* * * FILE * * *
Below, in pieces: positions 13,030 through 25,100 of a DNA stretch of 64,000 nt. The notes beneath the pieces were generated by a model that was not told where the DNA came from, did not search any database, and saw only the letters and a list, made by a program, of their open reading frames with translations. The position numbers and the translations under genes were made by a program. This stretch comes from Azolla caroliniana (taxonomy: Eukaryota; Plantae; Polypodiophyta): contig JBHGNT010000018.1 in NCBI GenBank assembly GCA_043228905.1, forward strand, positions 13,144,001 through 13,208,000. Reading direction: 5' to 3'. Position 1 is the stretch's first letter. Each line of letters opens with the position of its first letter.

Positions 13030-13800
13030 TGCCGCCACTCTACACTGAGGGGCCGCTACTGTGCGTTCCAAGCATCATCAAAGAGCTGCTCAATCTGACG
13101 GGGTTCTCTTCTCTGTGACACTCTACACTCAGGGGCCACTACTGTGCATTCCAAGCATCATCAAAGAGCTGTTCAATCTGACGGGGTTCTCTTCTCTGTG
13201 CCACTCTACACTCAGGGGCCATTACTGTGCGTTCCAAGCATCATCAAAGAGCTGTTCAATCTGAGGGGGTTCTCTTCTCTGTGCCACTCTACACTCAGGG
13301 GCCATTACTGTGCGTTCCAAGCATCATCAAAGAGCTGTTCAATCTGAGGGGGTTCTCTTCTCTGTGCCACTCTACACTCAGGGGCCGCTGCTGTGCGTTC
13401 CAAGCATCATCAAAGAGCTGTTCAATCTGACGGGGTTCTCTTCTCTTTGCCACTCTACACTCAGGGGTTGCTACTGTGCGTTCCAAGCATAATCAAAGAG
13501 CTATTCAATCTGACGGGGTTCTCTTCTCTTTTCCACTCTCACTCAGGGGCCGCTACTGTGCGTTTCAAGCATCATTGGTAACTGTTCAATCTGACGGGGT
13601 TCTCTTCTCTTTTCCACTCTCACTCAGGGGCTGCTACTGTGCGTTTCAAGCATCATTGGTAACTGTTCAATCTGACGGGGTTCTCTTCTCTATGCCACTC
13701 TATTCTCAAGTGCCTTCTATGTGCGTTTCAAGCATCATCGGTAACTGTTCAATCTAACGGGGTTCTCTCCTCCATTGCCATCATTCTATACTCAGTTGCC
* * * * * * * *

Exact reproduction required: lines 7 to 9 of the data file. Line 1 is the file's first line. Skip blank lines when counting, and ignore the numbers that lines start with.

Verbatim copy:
13401 CAAGCATCATCAAAGAGCTGTTCAATCTGACGGGGTTCTCTTCTCTTTGCCACTCTACACTCAGGGGTTGCTACTGTGCGTTCCAAGCATAATCAAAGAG
13501 CTATTCAATCTGACGGGGTTCTCTTCTCTTTTCCACTCTCACTCAGGGGCCGCTACTGTGCGTTTCAAGCATCATTGGTAACTGTTCAATCTGACGGGGT
13601 TCTCTTCTCTTTTCCACTCTCACTCAGGGGCTGCTACTGTGCGTTTCAAGCATCATTGGTAACTGTTCAATCTGACGGGGTTCTCTTCTCTATGCCACTC